Re: Evidence for "Big Bang Theory"

Robert Roosen (
Tue, 2 May 1995 06:51:33 GMT

William S. Lawson ( wrote:

: In article <>, writes:
: |> My question is whether this "astronomical cosmology" can really
: |> exist without an underlying cultural basis.
: |> I studied cosmology an a part of anthropology and it made good
: |> sense. These hypotheses that are presently being advanced as "cosmology"
: |> by people who are not even astronomers (eg Einstein, Hawking, etc.) are
: |> not supported by astronomical observations. They contain speculations
: |> that go way beyond what the data can support.
: |> Apparently, this approach to cosmology has grown out of a joke by
: |> Eddington. He claimed that he and others were so brilliant that they
: |> could create a mathematical model of the universe that was more perfect
: |> than the observers could test. Lesser minds do not realize that the
: |> claim was a joke. There really are people that think some day "we" will
: |> explain everything.
: |> I am not one of those people.
: |> Robert

: This is beginning to look like a deliberate provocation, but assuming it isn't:
: You might try studying cosmology as part of astronomy or physics.

Oh, I did that thirty years ago. I took a one year course from Frank
Edmonds, who was a student of Chandrasekhar. Beatrice Tinsley was one of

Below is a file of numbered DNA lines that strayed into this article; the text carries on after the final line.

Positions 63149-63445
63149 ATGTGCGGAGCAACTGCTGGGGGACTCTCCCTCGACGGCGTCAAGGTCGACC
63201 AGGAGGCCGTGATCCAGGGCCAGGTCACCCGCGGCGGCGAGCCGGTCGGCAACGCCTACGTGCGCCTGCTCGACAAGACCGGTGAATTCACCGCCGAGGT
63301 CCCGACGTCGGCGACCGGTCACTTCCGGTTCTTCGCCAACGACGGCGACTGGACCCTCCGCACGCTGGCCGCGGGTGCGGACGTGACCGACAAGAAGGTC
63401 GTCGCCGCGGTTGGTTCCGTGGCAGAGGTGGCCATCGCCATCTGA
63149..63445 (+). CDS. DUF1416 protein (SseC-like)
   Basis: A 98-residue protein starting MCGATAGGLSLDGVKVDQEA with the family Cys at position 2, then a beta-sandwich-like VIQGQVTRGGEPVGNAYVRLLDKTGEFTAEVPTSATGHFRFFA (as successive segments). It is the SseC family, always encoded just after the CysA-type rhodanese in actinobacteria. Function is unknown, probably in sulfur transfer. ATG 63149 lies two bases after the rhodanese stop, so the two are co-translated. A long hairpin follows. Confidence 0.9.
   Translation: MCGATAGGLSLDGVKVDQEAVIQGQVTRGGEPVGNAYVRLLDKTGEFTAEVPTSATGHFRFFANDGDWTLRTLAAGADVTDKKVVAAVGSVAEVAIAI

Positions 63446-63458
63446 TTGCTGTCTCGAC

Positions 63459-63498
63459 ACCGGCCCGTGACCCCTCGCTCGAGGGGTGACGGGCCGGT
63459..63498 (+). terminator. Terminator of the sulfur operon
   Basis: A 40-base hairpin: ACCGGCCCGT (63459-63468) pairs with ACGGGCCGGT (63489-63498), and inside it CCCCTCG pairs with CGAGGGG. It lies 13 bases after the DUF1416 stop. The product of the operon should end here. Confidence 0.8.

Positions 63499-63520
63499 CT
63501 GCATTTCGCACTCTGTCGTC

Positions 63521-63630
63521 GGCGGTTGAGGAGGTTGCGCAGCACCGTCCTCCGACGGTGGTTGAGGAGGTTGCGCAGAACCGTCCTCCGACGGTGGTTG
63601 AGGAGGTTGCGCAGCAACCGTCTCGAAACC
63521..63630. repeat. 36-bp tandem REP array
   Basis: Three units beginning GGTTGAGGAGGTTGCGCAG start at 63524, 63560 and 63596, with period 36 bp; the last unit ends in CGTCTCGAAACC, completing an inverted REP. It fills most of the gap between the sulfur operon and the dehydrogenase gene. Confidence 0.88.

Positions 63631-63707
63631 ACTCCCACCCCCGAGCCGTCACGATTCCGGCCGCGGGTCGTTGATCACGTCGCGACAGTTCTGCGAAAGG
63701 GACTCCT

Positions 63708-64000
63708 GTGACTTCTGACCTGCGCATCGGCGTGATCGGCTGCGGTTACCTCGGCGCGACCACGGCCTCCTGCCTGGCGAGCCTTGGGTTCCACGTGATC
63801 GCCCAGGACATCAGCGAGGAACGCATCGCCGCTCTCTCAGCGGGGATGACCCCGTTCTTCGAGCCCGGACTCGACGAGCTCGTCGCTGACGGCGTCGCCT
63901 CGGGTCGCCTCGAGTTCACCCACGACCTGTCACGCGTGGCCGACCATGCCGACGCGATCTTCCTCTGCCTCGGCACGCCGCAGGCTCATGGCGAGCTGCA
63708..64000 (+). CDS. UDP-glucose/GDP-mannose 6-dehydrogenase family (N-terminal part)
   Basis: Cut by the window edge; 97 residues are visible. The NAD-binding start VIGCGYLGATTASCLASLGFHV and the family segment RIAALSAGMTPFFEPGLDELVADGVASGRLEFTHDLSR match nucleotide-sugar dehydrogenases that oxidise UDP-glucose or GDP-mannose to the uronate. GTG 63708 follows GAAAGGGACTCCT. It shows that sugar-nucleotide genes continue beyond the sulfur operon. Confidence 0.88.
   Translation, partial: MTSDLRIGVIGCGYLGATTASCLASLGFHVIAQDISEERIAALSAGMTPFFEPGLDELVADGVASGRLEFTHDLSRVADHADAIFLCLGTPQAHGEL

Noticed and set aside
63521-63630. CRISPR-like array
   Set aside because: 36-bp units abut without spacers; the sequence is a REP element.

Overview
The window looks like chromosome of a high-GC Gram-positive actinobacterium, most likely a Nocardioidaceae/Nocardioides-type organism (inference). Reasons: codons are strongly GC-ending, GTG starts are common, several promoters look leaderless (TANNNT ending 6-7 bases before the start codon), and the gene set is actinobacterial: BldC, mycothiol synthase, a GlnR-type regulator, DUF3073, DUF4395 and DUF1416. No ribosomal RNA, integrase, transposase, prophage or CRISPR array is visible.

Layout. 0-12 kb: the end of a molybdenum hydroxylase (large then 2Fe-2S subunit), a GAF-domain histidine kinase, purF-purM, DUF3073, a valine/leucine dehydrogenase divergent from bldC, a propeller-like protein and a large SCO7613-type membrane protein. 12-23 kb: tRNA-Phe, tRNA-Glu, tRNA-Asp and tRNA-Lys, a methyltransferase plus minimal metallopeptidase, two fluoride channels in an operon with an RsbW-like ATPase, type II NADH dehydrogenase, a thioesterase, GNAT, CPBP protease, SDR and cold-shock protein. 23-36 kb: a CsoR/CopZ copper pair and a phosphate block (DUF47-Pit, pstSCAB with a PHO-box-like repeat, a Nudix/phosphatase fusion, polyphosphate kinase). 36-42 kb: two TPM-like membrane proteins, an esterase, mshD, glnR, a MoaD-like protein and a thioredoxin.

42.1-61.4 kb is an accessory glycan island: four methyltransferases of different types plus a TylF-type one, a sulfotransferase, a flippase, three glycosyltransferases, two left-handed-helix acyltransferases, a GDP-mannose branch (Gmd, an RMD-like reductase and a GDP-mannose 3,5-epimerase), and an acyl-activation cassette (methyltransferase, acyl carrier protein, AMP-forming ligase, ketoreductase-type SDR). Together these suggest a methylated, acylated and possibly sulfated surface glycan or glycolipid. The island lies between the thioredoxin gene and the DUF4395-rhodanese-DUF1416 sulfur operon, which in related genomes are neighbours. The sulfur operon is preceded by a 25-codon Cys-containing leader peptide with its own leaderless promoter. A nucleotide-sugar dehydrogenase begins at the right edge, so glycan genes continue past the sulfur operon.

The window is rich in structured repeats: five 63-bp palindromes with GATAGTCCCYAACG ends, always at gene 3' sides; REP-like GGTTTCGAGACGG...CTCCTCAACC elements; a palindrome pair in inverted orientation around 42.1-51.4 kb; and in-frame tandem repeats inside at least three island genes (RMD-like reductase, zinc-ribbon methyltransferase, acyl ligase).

my classmates, and she used some of my data for her own cosmological
studies. How do you think I know what nonsense people are talking? I
was there when they were just another group, and watched while Chandra
politicized his way to the Nobel Prize.
Do you remember when he forced out C. R. O'Dell as Director of
Yerkes Observatory, primarily because O'Dell was really good at poking
fun at Chandra. I remember. O'Dell was a friend of mine.

A poor
: anthropologist might well try to explain everything in terms of human culture
: and psychology, but there is more to reality than this. A good anthropologist
: would not make this mistake.

So have you studied cosmology as an anthropoligical subject?

: Specifically, "speculations beyond what the data can support", is usually
: termed, "formulating a hypothesis". It is followed by testing that hypothesis,
: and must always be consistent with the known data.

Claiming that others are too stupid to understand a theory is begging the
I am smart enough to understand the Big Bang theory
I am not dumb enough to swallow it.

: -- Bill Lawson